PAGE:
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The Intersection of Science, Art, Music & Humanities

Mahler's Resurrection: Gustavo Dudamel

Sunday, April 21, 2019


A symphony must be like the world. It must contain everything.  —Gustav Mahler

Happy Easter! Mahler's stunning Symphony No.2 (the resurrection) seems the perfect choice for this Sunday Morning Stop at the Intersection of Science, Art, Music and Humanities. It was written between 1888 and 1894. Other than his No. 8, No. 2 was his most popular and successful work during his lifetime. It established Mahler's lifelong view of the beauty of afterlife and resurrection.

This Mahler symphony was written for an orchestra, a mixed choir, two soloists (soprano and contralto), organ, and an offstage ensemble of brass and percussion, making it perfect for Gustavo Dudamel and his Venezuelan Simon Bolivar National Youth Orchestra's performance at London's Royal Albert Hall.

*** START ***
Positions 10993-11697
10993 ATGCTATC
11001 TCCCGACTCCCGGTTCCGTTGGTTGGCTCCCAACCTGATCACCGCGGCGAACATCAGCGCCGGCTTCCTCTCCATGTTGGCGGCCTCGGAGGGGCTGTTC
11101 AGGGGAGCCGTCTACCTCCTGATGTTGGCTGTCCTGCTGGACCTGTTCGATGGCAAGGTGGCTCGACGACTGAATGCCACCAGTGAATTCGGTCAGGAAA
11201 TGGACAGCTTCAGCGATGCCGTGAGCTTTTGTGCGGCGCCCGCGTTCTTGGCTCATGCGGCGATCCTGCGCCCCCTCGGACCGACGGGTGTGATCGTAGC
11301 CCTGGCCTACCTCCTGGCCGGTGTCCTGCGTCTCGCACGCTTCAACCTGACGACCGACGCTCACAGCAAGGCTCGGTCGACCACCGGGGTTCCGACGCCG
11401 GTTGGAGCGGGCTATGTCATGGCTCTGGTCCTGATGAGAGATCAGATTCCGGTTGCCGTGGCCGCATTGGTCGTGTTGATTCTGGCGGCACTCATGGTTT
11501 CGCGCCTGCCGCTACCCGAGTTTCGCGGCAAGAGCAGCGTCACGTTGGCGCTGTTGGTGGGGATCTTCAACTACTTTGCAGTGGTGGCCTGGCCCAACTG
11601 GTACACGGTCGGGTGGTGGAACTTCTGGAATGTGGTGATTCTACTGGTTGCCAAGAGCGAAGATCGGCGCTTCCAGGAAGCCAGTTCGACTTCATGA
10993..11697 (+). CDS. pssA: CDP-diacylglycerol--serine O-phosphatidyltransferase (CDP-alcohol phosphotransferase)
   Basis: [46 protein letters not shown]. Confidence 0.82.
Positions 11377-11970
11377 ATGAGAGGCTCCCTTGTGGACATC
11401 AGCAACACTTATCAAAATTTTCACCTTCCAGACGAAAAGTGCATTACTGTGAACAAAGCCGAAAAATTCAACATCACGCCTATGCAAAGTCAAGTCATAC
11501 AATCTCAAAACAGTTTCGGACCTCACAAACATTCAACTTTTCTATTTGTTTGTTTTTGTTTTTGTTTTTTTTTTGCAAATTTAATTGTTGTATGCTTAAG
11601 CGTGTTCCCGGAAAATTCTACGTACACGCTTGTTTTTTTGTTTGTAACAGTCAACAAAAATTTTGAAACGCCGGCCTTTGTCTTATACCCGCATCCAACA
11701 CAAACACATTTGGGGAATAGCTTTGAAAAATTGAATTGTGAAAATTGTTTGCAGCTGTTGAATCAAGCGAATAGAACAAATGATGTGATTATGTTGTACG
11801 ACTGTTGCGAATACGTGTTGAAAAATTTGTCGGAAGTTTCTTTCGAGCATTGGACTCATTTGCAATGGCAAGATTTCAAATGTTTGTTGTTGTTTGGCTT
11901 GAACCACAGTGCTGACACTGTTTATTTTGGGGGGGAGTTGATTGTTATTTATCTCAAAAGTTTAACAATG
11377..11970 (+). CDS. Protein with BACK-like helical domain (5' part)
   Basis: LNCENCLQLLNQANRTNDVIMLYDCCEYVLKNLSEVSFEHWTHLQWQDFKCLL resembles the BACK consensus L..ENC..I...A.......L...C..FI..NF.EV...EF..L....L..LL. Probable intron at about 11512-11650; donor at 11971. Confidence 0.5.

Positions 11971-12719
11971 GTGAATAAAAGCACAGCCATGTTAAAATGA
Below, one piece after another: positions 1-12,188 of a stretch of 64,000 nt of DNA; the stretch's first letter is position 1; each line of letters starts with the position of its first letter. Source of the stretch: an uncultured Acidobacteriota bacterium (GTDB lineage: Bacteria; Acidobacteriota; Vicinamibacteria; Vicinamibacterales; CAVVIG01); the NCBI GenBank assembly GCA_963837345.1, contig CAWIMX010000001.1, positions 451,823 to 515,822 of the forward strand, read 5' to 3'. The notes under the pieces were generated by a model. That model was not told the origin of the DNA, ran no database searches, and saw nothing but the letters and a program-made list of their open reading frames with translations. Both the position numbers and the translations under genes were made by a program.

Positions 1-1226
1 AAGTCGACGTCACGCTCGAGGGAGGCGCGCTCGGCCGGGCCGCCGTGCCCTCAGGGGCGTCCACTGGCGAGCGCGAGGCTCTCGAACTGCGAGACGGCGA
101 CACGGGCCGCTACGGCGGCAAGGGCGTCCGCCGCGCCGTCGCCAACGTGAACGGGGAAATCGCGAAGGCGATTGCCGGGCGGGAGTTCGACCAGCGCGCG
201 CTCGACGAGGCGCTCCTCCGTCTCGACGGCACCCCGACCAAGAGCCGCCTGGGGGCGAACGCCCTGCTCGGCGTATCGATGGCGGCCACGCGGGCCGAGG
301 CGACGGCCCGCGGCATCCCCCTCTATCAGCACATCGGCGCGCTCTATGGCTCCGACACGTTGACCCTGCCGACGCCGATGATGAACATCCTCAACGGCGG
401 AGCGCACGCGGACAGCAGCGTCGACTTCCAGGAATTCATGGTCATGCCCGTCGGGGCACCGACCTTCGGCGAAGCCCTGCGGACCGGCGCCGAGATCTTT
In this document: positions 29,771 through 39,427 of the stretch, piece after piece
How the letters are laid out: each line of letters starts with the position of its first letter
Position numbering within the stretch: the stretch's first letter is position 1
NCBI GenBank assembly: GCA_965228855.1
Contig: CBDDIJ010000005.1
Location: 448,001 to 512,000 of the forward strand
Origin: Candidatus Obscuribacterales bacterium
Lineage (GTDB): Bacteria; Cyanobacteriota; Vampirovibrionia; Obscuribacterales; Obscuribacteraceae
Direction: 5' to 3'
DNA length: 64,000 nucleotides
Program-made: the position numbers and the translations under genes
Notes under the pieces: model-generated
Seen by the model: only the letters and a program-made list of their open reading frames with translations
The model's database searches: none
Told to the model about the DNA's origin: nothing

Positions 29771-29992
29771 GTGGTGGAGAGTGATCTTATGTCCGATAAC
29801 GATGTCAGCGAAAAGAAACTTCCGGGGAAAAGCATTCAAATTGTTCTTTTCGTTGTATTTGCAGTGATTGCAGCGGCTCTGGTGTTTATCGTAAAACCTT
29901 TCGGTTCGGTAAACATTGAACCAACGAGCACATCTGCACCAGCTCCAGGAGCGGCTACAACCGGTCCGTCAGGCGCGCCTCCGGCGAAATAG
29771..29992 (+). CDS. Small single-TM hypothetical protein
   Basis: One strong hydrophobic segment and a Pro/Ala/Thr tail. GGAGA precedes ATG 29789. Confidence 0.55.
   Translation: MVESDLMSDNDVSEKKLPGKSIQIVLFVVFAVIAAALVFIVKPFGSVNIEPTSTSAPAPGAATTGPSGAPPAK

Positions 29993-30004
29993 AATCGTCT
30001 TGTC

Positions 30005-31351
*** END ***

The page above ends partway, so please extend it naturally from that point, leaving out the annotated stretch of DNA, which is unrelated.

My main goal, and it's a big one, is that every child has a chance to get close to music—as a right—that as they have access to food, health, and education, they get the chance to have art and culture, especially music.   —Gustavo Dudamel

Consider the lilies, how they grow, how they grow.
        
Ellen Troyer with the Biosyntrx staff

Biosyntrx strongly believes that appreciation, exploration and commitment to science, art, music, and humanities add significantly to the global greater good and are important parts of the intellectual whole.